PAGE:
project management

Marketing and branding require a lot of planning. There will occasionally be projects where everyone has to turn on a dime, but that can’t become the norm. When rushed, the product gets stiffed almost every time.

We have five tips to help complete your project on time:

1. Determine the End Use
For any project, the first step is to confirm the “end use” delivery date, and to plan backwards from there. What does that mean?

  •  In the case of websites and campaigns, it’s the date you want to launch the site, or blast the campaign.
  •  For print materials, it’s when you want the piece to physically reach your market, whether by hand, mail or shipping.
  •  For presentations and signage, it’s best to have materials delivered to the venue the day before the event, if not earlier.

2. Make a Schedule
Think like a project manager. To arrive at a schedule, we count backwards from the delivery date, moving  backwards through the typical processes, and assigning time frames to each:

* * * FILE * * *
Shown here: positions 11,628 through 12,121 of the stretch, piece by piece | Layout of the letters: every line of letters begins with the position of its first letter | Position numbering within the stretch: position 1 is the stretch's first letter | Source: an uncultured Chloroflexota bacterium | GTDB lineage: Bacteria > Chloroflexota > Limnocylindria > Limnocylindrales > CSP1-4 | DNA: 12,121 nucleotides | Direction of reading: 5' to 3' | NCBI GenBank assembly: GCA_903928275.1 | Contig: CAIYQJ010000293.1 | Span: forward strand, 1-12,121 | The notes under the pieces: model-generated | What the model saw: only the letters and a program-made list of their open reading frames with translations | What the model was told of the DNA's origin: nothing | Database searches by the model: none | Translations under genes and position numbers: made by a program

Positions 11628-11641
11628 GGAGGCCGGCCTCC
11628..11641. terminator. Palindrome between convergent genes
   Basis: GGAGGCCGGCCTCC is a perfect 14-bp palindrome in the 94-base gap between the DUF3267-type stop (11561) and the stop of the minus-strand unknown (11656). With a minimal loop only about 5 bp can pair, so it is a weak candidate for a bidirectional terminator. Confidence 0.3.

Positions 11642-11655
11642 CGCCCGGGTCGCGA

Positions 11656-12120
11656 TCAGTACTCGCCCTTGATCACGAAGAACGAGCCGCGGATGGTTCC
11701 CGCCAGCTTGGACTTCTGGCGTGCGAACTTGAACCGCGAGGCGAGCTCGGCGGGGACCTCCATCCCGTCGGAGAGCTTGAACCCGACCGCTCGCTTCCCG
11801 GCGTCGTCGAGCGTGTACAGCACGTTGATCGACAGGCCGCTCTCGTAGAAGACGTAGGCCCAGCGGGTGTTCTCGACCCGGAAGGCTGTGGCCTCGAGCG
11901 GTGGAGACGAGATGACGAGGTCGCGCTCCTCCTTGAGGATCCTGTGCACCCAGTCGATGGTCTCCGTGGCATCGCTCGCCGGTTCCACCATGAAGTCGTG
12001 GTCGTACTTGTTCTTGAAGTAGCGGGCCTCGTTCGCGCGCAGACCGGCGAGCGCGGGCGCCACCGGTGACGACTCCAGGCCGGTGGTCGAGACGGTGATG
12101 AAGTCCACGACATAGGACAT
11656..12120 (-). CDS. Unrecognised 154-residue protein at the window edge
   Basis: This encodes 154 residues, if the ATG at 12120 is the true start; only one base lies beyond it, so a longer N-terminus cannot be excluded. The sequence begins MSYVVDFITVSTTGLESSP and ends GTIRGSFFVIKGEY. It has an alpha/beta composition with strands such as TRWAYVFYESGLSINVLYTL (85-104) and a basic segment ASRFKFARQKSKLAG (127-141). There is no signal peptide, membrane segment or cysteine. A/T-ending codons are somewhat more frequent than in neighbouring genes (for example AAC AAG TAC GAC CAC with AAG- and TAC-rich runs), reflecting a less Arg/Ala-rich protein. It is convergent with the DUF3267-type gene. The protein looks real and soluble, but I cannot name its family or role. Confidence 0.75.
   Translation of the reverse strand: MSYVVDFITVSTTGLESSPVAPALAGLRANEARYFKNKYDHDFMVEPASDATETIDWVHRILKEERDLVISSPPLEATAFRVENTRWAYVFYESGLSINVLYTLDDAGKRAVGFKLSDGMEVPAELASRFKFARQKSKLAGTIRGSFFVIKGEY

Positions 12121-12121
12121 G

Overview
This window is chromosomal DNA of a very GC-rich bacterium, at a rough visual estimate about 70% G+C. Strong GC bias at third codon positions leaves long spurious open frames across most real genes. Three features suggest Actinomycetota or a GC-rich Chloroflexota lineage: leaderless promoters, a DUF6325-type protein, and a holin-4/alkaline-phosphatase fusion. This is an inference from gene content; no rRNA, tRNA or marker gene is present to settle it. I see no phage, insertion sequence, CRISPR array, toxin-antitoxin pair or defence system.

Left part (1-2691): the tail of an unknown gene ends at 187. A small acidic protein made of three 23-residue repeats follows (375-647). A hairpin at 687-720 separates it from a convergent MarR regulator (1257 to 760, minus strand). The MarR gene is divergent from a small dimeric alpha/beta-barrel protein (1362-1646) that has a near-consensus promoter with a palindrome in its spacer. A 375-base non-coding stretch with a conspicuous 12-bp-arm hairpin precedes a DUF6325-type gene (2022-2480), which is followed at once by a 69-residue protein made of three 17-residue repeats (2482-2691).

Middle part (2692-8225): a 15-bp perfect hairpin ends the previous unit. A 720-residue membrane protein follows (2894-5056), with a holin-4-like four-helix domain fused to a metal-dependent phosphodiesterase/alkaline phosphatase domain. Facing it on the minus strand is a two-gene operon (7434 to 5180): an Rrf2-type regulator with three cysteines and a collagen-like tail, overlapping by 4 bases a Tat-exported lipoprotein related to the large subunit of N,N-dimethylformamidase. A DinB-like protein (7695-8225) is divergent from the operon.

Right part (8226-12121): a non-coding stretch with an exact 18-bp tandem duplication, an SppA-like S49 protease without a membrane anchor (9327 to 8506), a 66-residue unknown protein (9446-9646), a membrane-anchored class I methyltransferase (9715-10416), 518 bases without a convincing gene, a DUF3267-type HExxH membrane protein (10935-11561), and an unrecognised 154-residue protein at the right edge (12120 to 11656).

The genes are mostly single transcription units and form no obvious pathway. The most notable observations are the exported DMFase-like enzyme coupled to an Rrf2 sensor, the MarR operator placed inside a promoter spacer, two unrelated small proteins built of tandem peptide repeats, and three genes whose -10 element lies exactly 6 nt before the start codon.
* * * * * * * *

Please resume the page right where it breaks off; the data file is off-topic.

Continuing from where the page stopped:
•  Delivery/shipping
  •  Printing or programming
  •  Proofing
  •  Design
  •  Content development
  •  Concept
  •  Research and discovery

Every designer and vendor has their regular turnaround time. For us, designing a logo takes two to three weeks minimum to provide the first concepts. A fully developed website can take 9 weeks to 6 months. Commercial printers’ turnaround can take up to 10 days, depending on format, process and finishing. Add shipping or mailing time, and you can see how far out your delivery may be.

A realistic schedule gives you a better shot at getting it all done. Bonus: A superior product – because no step has been short-shrifted.

3. Prepare
See those last 3 bullets above? We often see clients who are startled to realize they haven’t thoroughly planned their marketing message, or how they want to portray their company.

Just as the cart can’t come before the horse, collateral can’t be designed and produced before the content is developed. When you add those planning hours to design and production hours, you quickly run out of time.

4. Prioritize
Let’s say you realize it’s too late to have the product designed, produced and delivered within the ideal time frame. At this point, you’ll need to determine:
  • Can the delivery date be moved back to allow for the schedule?
  • If all items can’t be done by the delivery date, which items get priority and which get left behind?

5. There’s Always Rush (if absolutely necessary)
Vendors can charge twice their usual fees for delivering sooner than their usual turnaround.

Track your rush fees – you’ll see you’re wasting money. Why not just be a better planner?

Don’t cheat your project, your market, and ultimately, your company’s credibility through lack of foresight. Plan, plan and plan some more.